The landmark Prime Rib still evokes the cool of the 1960s

October 15, 2005|By JACQUES KELLY

Has there ever been a slow Saturday night in the last 40 years at the Prime Rib, where even the signature leopard-skin carpeting remains the same since opening night, Oct. 19, 1965?

The cool 1960s came to roost here -- and never left. A bartender mixes a Manhattan. A combo -- drums, piano, bass -- between the dining room and bar launches into "Fly Me to the Moon."

The conversation level never droops. Families, friends, business types sit on black patent-leather chairs around a table under a 1920s French art deco poster. The talk at the bar might just include some political chatter. Standing patrons wonder if they'll ever be seated on a mobbed Saturday night.

And yet, if you drive past the corner of Calvert and Chase streets fast, you'll never notice this Baltimore restaurant landmark. Like so many things here, you almost have to be initiated.

"I wanted my restaurant to look like a sleek 1930s movie set," says C. Peter BeLer, the Prime Rib's owner, known as Buzz.

"I wanted it to shimmer in black and white, like the old movies I used to watch at the Aurora on North Avenue." The Aurora, now a church, was once a movie theatre where, not long after the Prime Rib opened, some high school friends took me to see a re-release of Casablanca. I'd say both the film and the restaurant are classics.

BeLer, a big man with silvery white hair, looks every bit the thoroughbred race horse owner he is. He was born in Baltimore and he grew up at 308 W. 30th Street in Remington.

He now lives at the Watergate South in Washington, where he has another Prime Rib, on K Street, opened in 1976 and always full of lobbyists, lawyers and a few members of Congress. There's a Philadelphia Rib too.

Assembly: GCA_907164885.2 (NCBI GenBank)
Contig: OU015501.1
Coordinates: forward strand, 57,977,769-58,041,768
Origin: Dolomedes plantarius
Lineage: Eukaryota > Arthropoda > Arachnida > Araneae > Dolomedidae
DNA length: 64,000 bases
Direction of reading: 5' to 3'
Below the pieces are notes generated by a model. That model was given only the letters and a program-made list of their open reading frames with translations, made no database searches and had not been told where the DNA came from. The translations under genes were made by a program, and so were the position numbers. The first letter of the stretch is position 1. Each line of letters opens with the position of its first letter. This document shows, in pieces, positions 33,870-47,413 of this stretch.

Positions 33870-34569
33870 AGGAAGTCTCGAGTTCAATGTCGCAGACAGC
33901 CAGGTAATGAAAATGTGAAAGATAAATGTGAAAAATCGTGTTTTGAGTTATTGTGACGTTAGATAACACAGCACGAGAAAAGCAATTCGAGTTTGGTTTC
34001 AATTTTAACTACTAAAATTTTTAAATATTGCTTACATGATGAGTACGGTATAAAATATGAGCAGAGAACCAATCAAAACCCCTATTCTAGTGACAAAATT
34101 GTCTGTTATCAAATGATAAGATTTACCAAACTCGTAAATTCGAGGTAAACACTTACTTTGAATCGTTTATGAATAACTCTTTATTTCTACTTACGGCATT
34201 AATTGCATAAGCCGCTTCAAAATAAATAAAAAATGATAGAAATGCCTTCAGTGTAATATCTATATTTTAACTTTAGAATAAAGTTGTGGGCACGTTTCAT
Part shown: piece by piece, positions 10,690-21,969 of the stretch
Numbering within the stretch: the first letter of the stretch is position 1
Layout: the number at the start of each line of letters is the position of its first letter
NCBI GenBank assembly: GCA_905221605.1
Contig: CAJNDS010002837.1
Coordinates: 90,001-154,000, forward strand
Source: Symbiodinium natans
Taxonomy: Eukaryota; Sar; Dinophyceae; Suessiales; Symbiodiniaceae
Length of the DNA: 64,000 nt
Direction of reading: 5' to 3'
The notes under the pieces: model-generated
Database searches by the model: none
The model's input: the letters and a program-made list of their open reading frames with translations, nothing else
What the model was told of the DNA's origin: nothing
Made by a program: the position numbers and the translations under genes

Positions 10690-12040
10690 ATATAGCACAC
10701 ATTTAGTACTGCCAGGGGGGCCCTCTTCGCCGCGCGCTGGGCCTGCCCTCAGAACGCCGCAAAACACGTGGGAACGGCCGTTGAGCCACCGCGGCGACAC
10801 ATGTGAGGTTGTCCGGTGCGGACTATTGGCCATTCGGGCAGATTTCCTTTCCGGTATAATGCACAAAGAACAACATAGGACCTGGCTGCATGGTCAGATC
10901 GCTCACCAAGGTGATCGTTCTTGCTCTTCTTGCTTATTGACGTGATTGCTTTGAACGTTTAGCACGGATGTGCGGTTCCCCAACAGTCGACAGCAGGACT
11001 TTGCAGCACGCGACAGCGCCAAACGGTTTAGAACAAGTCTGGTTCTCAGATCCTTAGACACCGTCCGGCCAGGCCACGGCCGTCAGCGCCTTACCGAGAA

Come tonight, he'll be at his post in Baltimore, at the bar, not missing a trick.

"I stand at the bar because there's never any room to sit," he said.

"Restaurants are in my blood," BeLer says. His family was involved with the old North Inn, at 3 E. North Ave. Buzz says he learned many hard-and-fast rules of restaurant science along North Avenue, which then had the old Oriole Cafeteria, Harry Hasslinger's seafood house, Tuttle's Hall, and George Doebereiner's famous bakery.

So what is about the Prime Rib? I always launch into the Greenberg potato skins, which Buzz confided to me were named after Teddy Greenberg, a Baltimore wholesale children's clothing manufacturer and a regular at the restaurant. (In Washington, they're listed as just potato skins, minus Greenberg, because nobody knows the name there.)

"He wanted me to charcoal some potato skins," Buzz said yesterday. "Well, we didn't do just that. My chef deep-fried them, and the skins eventually went on the menu -- and stayed."

The potato skins are an appetizer, always served (and usually consumed) with a sidecar of sour cream and horseradish.

Now about that 40-year old decor. The Prime Rib was designed by James E. Peterson, a Baltimore decorator. Buzz credits a 1960s visit to New York's Hampshire House on Central Park South with his brother Nick for the inspiration for his popular bar. Rita St. Clair, the decorator and herself very much in business today around the corner on Charles Street, supplied the Louis Icart prints for the walls.

"We even measured the bar in New York to copy it here," Buzz recalled. "It was used in the movie Come Blow Your Horn with Frank Sinatra." Enough said.

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